This ATM-like approach to dispensing medication demonstrates innovative thinking to overcome challenges in ensuring people stay on HIV treatment or treatment for other chronic illnesses.

  • Malawi uses eCCM app to combat child mortality

    In Malawi, Health Surveillance Assistant’s (HSA’s) serve as a link between the the local community and the national healthcare system.  They make use of the WHO and UNICEF community case management (CCM) clinical decision tool to identify those requiring urgent referral to hospitals and those who can be treated at the local points-of-care before going back home.  The Supporting LIFE project has created an mhealth app that replicates this CCM tool to ease decision-making and workload for HSA’s.  

    The app supports a similar workflow to the paper-based CCM tool, allowing the HSA to enter patient information on an easy to use touch-screen interface.  It’s developed for the Android platform and is functional in an offline environment, making it ideal for countries like Malawi, where internet connectivity is a problem.  Power was also an issue during the Malawi pilot, so HSA’s were also provided with mini solar powered chargers for their devices.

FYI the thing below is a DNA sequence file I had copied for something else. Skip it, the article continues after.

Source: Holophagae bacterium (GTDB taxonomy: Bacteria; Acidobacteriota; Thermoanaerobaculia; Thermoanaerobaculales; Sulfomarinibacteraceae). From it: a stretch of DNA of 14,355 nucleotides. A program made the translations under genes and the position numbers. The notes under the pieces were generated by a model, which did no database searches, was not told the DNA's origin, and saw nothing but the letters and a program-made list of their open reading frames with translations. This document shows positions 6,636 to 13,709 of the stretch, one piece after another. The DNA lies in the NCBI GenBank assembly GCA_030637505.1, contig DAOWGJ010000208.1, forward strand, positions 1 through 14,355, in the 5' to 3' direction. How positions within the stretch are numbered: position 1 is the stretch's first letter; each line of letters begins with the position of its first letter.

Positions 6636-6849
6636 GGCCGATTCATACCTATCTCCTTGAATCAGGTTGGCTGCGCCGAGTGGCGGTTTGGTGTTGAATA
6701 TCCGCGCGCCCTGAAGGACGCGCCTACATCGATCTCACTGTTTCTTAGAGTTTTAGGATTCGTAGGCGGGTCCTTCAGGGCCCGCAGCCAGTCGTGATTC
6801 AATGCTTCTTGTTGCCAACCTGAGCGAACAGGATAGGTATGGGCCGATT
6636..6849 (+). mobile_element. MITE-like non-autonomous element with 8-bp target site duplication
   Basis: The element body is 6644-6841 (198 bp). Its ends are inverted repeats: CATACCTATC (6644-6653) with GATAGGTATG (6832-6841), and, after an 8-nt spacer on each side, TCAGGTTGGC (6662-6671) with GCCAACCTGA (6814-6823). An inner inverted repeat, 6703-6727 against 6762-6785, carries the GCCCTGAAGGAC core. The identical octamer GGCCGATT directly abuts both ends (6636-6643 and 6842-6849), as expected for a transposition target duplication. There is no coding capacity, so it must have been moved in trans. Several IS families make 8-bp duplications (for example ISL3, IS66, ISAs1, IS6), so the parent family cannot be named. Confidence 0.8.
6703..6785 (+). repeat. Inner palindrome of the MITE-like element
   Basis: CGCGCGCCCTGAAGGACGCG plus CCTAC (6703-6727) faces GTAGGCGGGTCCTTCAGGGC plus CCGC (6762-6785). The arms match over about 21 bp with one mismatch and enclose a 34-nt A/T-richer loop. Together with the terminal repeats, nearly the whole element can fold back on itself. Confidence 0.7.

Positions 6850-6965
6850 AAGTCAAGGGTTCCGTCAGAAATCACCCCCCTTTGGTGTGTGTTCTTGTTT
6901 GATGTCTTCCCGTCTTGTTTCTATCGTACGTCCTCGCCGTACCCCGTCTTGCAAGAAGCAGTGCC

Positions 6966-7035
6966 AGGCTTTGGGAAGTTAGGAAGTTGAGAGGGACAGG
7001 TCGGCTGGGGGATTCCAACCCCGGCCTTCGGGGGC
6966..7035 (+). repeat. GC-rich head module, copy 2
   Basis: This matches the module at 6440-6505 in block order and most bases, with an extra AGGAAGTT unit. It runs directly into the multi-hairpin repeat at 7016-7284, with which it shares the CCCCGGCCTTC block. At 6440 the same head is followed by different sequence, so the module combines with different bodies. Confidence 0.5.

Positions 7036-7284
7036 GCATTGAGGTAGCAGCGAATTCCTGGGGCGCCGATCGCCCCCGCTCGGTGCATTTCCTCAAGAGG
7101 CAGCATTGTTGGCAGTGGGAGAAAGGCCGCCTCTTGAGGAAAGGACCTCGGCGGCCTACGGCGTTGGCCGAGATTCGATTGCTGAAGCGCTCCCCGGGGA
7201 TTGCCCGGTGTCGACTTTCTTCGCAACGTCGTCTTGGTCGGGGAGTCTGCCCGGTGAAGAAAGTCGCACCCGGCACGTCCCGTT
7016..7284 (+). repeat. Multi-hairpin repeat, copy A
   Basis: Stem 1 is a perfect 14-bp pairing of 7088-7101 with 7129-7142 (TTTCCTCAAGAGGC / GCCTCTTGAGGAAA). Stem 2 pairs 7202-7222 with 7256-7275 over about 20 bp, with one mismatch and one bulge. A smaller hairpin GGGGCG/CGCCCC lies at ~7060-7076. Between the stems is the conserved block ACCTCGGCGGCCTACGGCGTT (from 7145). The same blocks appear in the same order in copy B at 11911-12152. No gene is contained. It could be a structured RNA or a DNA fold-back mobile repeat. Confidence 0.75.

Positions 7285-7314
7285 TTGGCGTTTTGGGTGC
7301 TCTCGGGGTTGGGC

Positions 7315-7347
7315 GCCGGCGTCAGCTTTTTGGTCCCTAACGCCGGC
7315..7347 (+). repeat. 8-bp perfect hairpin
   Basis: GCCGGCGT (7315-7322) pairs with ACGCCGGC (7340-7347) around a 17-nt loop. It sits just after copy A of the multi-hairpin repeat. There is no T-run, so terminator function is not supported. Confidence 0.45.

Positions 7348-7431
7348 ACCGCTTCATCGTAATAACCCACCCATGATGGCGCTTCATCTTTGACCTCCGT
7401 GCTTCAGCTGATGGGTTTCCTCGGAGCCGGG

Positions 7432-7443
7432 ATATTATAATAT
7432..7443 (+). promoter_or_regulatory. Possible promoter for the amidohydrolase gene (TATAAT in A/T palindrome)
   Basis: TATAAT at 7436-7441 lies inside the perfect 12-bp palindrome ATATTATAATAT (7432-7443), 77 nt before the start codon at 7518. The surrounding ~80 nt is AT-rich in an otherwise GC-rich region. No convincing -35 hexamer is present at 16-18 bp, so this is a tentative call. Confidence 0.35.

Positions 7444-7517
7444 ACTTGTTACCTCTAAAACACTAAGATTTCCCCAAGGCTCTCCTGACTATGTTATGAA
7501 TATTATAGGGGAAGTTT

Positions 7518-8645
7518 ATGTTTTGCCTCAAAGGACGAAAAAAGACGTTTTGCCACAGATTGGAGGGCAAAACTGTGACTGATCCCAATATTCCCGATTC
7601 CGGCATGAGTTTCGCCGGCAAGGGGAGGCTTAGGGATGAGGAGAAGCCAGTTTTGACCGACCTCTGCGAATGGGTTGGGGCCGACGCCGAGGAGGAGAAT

During the pilot 3 indicators were measured to assess the potential impact of the app;

    Improvement in the number of children correctly referred to a health facility as a result of using the app.Increased attendance rates, as a result of correct referrals made by HAS’s using the app; andDecreased re-consultation rates through correct diagnosis and referral from the app